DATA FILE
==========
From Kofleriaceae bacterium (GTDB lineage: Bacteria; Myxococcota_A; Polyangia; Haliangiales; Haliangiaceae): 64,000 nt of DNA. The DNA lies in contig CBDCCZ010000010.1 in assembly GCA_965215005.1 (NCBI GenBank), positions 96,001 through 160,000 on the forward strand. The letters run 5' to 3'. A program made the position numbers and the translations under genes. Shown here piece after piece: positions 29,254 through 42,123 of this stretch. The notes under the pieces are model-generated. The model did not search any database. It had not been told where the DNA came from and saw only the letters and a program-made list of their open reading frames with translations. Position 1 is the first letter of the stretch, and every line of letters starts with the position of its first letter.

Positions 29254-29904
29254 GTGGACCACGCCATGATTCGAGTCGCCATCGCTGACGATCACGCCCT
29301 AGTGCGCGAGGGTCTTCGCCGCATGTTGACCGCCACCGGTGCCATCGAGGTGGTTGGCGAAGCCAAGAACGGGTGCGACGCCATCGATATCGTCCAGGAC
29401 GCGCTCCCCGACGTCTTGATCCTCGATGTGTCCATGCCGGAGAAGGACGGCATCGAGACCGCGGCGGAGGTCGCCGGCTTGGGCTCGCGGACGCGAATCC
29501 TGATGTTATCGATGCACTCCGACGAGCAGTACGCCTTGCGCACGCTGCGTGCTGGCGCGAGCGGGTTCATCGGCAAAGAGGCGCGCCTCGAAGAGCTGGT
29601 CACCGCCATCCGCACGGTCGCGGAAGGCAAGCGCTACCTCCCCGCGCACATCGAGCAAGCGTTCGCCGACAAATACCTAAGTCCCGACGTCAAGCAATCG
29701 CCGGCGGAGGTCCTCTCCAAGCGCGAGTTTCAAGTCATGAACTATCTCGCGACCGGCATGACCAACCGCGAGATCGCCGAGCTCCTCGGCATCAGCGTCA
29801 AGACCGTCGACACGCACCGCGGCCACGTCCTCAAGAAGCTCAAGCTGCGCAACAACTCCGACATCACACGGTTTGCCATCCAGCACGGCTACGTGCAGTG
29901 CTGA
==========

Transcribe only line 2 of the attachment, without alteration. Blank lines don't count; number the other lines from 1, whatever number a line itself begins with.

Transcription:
Positions 29254-29904